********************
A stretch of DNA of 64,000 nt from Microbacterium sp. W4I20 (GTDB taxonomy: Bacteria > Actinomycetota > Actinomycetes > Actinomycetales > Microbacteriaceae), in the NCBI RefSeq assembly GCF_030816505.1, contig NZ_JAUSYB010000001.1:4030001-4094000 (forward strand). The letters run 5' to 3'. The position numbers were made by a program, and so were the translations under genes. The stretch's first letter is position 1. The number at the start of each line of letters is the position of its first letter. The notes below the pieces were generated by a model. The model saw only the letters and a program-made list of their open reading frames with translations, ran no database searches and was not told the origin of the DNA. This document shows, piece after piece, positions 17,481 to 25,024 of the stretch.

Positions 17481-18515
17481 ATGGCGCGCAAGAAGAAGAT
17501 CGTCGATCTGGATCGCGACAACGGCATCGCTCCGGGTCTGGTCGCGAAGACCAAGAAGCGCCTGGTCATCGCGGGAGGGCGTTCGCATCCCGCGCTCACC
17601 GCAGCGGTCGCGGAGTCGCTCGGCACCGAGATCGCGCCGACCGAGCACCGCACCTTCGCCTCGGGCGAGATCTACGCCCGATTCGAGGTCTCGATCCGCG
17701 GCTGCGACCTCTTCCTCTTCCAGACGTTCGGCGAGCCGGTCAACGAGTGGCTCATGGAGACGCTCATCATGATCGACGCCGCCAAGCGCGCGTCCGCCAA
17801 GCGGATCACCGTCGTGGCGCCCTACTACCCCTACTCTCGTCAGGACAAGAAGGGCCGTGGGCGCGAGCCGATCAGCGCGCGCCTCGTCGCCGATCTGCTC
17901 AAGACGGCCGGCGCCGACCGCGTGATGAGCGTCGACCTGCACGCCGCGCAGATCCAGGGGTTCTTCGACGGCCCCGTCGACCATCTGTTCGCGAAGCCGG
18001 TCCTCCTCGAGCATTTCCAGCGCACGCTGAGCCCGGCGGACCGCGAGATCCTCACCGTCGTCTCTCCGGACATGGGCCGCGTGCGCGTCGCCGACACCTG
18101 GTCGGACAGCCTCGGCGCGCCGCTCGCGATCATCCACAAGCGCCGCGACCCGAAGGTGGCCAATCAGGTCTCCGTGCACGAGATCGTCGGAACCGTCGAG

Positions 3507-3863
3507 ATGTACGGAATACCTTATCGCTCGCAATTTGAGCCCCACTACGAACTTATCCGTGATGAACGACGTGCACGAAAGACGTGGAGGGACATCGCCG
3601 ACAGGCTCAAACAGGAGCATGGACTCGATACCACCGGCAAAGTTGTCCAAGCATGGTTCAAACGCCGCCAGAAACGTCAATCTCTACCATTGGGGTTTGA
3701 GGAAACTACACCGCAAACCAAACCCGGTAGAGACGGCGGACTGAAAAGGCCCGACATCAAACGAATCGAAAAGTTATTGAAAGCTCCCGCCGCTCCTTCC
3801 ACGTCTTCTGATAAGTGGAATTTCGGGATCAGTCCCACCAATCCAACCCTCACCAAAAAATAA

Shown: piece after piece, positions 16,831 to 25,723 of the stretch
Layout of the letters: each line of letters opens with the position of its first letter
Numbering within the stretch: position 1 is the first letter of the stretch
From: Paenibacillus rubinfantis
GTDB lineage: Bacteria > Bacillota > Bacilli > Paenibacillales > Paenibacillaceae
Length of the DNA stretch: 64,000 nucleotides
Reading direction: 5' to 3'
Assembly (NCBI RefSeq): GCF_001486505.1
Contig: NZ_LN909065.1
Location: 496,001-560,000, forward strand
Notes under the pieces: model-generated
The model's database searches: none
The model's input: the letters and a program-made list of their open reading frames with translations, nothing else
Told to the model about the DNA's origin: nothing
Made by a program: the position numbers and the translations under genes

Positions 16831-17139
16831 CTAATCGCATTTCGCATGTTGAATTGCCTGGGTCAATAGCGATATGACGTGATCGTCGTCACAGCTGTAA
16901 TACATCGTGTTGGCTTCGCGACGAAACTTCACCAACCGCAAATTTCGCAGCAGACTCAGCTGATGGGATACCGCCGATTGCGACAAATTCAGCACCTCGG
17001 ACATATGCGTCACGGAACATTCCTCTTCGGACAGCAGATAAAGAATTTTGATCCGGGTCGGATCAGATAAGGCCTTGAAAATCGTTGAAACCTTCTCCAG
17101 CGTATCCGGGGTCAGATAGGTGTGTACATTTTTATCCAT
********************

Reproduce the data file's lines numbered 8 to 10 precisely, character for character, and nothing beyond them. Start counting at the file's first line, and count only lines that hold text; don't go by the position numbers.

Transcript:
17901 AAGACGGCCGGCGCCGACCGCGTGATGAGCGTCGACCTGCACGCCGCGCAGATCCAGGGGTTCTTCGACGGCCCCGTCGACCATCTGTTCGCGAAGCCGG
18001 TCCTCCTCGAGCATTTCCAGCGCACGCTGAGCCCGGCGGACCGCGAGATCCTCACCGTCGTCTCTCCGGACATGGGCCGCGTGCGCGTCGCCGACACCTG
18101 GTCGGACAGCCTCGGCGCGCCGCTCGCGATCATCCACAAGCGCCGCGACCCGAAGGTGGCCAATCAGGTCTCCGTGCACGAGATCGTCGGAACCGTCGAG